China’s ‘digital yuan’ has raised much interest since it was announced, with our firm receiving numerous inquiries from around the world as to when it will be available for purchase and trade. We wrote about this over on our Belt & Road portal Silk Road Briefing in the context of the new variant of the currency impacting later China trade at the expense of the US dollar.
It is not insignificant that Russia has also legalized the use of cryptocurrencies and that the ‘digital ruble’ will come into being from January 1 next year just over four months away. Russia has also announced the first cryptocurrency bank loan with Moscow-based Expobank making an undisclosed loan using Waves crypto tokens as collateral for the agreement earlier this week. Such transactions will become more common as security, banking protocols, and digital stability technologies are all developed.
Meanwhile, our predictions over the decline of the use of the US dollar also appear to be coming true – its use in China-Russia transactions has declined from 90 percent in 2015 to half that today, an annual decline of 10 percent per annum. At that rate, come 2025, all China-Russia transactions will be conducted either in Euros or via the respective digital currencies. These are real changes and they are happening now. Given that in 2018 China surpassed the United States as the nation with the greatest share of global trade, it is hardly surprising that the use of the US dollar will begin to diminish. That process has already begun. Therefore, it is no surprise that interest in the digital yuan as a tradable currency is growing.
The digital yuan (known officially as the DC/EP – Digital Currency Electronic Payment) is not available for trading at this time and is currently only in its early stages of trial. There are reports that the digital yuan has been trialed in four cities – Shenzhen, Suzhou, Chengdu, Xiong’an – and some commercial entities, such as Didi Chuxing, the taxi service, since April 2020.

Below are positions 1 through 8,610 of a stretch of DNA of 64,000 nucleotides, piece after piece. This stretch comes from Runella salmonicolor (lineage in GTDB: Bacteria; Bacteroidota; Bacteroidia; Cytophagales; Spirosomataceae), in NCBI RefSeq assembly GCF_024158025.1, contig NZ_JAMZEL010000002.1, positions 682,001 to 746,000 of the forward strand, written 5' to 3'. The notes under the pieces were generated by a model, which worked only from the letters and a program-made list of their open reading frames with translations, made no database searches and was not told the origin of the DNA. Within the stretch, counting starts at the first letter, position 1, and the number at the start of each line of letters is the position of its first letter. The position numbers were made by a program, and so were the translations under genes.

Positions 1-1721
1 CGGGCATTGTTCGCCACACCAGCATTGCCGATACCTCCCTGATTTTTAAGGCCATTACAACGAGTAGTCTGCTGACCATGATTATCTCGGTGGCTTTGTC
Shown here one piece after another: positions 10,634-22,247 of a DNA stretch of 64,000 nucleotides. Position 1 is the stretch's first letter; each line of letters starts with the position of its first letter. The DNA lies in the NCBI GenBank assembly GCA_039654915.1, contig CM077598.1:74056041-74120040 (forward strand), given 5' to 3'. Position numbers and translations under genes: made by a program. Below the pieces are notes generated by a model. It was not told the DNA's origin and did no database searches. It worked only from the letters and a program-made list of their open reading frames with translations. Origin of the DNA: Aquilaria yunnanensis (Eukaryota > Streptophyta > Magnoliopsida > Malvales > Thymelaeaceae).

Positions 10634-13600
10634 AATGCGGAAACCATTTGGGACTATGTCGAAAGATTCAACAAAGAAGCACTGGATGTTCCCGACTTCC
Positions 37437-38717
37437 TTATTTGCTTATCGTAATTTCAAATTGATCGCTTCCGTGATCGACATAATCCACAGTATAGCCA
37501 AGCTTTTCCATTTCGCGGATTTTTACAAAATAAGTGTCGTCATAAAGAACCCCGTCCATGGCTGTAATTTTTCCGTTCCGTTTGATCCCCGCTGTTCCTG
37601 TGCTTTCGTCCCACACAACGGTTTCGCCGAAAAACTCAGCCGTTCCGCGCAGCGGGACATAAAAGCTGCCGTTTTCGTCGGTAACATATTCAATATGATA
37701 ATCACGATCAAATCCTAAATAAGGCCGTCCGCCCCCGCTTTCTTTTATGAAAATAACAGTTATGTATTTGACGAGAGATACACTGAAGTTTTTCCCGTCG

However, the government seems to be moving quickly on this, and just recently, on August 12 this year, MOFCOM announced a major expansion of its digital currency trials (though no start date was announced for this expansion). The plan is roughly as follows:
The full plan (in Chinese only) can be accessed here.
This indicates that the trial period will last until at least 2023 and possibly longer if glitches or upgrades need to be made to the digital processing technology – a likely scenario as security and functionality issues develop as will available technology advancements. It is also reasonable to expect that the currency will only be issued via Chinese commercial banks.
The Hinrich Foundation have also issued a report on the digital yuan that states, “There are a number of key features that need to be decided upon that will shape the nature of a CBDC [Central Bank Digital Currency] in any jurisdiction: to whom is it available; the degree of anonymity; whether there will be peer-to-peer transferability or whether all transactions will go through the central bank; the degree to which CBDC replaces physical cash; and the limits placed on its issuance.”
So, for the short term, overseas buyers will not be able to access the digital yuan. The date to look for in terms of how trialing the currency has rendered it fit for commercial, and potentially wider, even international use, appears to be at the earliest, sometime in 2024 or 2025.
Then things could get really interesting.
This article was originally posted on August 8, 2020, and last updated on May 12, 2021.
China Briefing is written and produced by Dezan Shira & Associates. The practice assists foreign investors into China and has done so since 1992 through offices in Beijing, Tianjin, Dalian, Qingdao, Shanghai, Hangzhou, Ningbo, Suzhou, Guangzhou, Dongguan, Zhongshan, Shenzhen, and Hong Kong.
Please contact the firm for assistance in China at firstname.lastname@example.org. We also maintain offices assisting foreign investors in Vietnam, Indonesia, Singapore, The Philippines, Malaysia, Thailand, United States, and Italy, in addition to our practices in India and Russia and our trade research facilities along the Belt & Road Initiative.
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